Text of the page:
Oi! Paladin! I know you're goin' to like my wares. Have ya ever considered becomin' a blacksmith? Look at all the great stuff we can hammer out from raw metal! I can make you armor so tough you'll think it's made of hardened adamantite. And some of it is! And the weapons! Oh the weapons! Have you ever heard of the fabled mace, Stormherald? I can teach you the secret to crafting it. Just sign right here and I'll open a world of possibilities for you.
Being a plate-wearing class, blacksmithing seems like a no-brainer profession choice. It is a solid option - there are a few bind-on-pickup blacksmithing items that are excellent for Retribution Paladins. The weaponsmith progression for swordsmith and hammersmith yield excellent t5-t6 level weapons at the end ([Lionheart Executioner] and [Stormherald], respectively), and there are a few Sunwell patterns that yield best in slot plate DPS items, like the [Hard Khorium Battleplate] and [Hard Khorium Battlefists]. No one can fault you for hanging out by the ol' anvil.

My, you're a tall one! Excuse me, let me readjust my goggles, you're a bit out of focus. Ah, there we go! Welcome to Tinker Togglecog's Engineering Emporium! We here at Tinker's strive to make the most ingenious contraptions that Azeroth has ever known! Have you ever seen a Battle Chicken stride into battle and peck away your opponents' will to live? Or do you have the testicular fortitude to lob highly combustible detonatory demolitions devices at short range into a crowd? Have I got a deal for you! Here, take my card, and come back later! We'll talk gears and Goblin Sapper Charges.
Engineering is a quirky profession. It has something to offer to every armor class in its epic goggle patterns, creates one of the best tanking guns in the game pre-Black Temple ([Gyro-Balanced Khorium Destroyer]), is the only profession who can enhance ranged weapons through the creation of scopes, and offers a wide range of trinkets and explosives for use. It even doubles as a gathering profession with the [Zapthrottle Mote Extractor]. All in all, you can get a lot of bang for your buck out of engineering. As for raid benefits to a Retribution Paladin, however, the goggle crafts are the only tangible benefit you can reap, and they are often side-grades to raid drops. One thing you do bring that no one else can, though, is [Field Repair Bot 110G] (or 74A, if you like), which can repair and refresh your raid.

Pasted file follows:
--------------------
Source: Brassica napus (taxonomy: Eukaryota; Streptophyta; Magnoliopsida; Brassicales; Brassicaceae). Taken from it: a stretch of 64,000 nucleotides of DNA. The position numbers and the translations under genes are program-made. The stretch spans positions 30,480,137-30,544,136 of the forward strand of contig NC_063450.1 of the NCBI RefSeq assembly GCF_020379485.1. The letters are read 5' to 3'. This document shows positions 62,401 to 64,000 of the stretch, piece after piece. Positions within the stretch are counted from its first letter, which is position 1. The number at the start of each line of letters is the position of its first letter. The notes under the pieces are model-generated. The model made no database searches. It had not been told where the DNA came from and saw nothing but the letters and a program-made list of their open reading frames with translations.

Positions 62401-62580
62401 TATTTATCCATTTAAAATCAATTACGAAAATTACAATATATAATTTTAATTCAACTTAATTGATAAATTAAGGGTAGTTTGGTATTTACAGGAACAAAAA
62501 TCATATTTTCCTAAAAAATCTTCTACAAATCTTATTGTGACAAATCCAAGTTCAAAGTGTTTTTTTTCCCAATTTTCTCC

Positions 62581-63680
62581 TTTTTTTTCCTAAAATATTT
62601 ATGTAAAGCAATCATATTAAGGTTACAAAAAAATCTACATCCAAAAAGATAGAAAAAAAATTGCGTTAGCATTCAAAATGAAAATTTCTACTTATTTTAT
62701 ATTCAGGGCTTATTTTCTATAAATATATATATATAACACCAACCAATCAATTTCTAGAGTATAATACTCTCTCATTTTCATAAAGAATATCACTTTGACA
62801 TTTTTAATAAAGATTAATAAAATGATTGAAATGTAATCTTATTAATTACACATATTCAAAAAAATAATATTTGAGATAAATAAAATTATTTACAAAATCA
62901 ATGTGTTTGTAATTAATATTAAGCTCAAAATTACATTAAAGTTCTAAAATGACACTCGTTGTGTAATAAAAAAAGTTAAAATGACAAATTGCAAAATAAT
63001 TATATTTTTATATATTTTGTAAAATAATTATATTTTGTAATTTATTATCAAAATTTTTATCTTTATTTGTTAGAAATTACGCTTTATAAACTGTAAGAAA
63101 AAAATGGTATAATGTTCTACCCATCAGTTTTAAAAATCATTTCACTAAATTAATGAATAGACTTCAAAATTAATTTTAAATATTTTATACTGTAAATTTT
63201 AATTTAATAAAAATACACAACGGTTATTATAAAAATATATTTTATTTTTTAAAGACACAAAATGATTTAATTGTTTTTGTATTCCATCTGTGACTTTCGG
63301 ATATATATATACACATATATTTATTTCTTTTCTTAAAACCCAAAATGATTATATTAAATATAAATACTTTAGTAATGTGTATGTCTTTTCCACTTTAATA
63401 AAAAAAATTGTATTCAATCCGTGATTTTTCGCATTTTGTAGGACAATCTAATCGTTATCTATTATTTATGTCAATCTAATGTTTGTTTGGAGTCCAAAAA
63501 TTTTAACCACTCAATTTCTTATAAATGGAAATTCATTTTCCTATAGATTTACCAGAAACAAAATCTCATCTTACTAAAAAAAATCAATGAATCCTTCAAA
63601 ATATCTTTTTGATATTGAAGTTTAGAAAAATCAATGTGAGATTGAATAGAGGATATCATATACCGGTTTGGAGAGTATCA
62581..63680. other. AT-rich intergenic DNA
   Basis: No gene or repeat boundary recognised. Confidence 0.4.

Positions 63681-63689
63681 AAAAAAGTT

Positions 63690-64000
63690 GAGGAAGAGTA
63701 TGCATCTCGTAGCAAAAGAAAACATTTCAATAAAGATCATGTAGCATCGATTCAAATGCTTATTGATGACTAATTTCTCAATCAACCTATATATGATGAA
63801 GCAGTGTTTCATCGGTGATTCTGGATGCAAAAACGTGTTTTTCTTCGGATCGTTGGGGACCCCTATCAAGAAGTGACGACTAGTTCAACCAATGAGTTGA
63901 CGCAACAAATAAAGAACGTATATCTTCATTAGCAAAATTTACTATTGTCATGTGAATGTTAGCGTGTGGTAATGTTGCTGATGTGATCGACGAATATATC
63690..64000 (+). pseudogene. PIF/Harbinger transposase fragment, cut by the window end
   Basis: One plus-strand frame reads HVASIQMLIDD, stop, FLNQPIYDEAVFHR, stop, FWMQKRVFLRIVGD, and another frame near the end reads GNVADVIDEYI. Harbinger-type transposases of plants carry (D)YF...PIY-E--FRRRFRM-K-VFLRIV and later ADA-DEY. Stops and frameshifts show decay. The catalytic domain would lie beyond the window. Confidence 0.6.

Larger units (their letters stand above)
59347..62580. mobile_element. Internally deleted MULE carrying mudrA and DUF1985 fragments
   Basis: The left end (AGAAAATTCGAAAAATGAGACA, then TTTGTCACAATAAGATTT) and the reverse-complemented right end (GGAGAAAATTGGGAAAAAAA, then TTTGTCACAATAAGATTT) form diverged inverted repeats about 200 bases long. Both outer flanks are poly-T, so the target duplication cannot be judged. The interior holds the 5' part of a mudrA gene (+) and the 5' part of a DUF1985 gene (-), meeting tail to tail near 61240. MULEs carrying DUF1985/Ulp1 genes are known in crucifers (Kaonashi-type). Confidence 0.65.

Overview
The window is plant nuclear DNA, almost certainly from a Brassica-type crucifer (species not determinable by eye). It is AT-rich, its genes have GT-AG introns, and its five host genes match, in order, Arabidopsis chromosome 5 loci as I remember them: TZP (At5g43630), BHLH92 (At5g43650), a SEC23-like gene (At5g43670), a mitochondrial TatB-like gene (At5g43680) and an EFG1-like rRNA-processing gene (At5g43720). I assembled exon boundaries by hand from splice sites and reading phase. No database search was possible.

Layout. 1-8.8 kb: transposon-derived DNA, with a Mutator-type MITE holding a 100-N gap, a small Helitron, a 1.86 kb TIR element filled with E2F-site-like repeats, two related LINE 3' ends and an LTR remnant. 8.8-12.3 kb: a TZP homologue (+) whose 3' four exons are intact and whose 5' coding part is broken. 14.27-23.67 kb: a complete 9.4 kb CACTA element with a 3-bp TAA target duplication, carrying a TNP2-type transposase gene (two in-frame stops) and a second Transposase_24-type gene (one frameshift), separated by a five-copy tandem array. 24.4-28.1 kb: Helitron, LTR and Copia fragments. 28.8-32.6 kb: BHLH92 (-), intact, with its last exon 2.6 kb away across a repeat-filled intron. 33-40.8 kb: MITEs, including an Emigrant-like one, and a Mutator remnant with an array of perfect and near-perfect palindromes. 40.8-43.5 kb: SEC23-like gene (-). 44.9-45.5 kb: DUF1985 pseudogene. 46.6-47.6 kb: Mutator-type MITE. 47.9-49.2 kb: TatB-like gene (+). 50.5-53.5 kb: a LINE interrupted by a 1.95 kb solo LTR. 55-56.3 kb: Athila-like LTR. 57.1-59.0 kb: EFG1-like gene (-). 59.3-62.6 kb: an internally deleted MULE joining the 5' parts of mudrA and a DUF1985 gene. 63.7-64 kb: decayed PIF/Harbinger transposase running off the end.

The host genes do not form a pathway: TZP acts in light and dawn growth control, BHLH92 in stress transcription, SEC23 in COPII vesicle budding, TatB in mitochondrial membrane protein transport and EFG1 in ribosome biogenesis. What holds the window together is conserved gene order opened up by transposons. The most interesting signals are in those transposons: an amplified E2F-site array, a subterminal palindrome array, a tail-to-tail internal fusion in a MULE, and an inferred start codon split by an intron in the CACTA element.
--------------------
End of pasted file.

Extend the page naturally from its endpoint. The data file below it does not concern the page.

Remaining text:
A potential brewer! Quick Beaker, bring the flasks! Welcome, fair paladin. I know you're going to like our goods. You seem a bit tired, may I offer you a pick-me-up? Here, drink this potion, I'm sure it'll invigorate you. Hits the spot, doesn't it? That's just a taste of what we can mix! I can teach you to brew the finest flasks, the most potent potions, and the craziest concoctions known to man or Orc! Have some samples - I know you're going to love 'em!
Alchemists are necessary for any raider. They brew up our mana, health, haste, and destruction potions. In addition, they can create a variety of flasks and elixirs to boost our stats and make us harder, better, faster, and stronger. "But Josh," you're thinking, "all of that stuff is transferable between players! I don't need to be an alchemist to use potions and flasks!" You're correct, the base stuff is not alchemist-specific. BUT, there are special alchemy products that only the alchemist can benefit from, like epic trinkets that boost the mana/health gain from potions, alchemist-only potions that grant extra buffs beyond mana/health, and being able to brew your own drinks instead of finding a mixologist to do it for you is a big plus.

Elune guides us, mighty warrior. You have no doubt seen others striding about town with an aura about them, or a glow emanating from their weaponry. That is our doing. We of the Enchanter's Society have the power to imbue weapons and armor with blessings of unspeakable power. That mace you possess? We know the secrets to making it pass through armor as if it were not there, or to granting it the quickness of a mongoose. Do you wish to know this gift? We can teach you the secrets of our trade.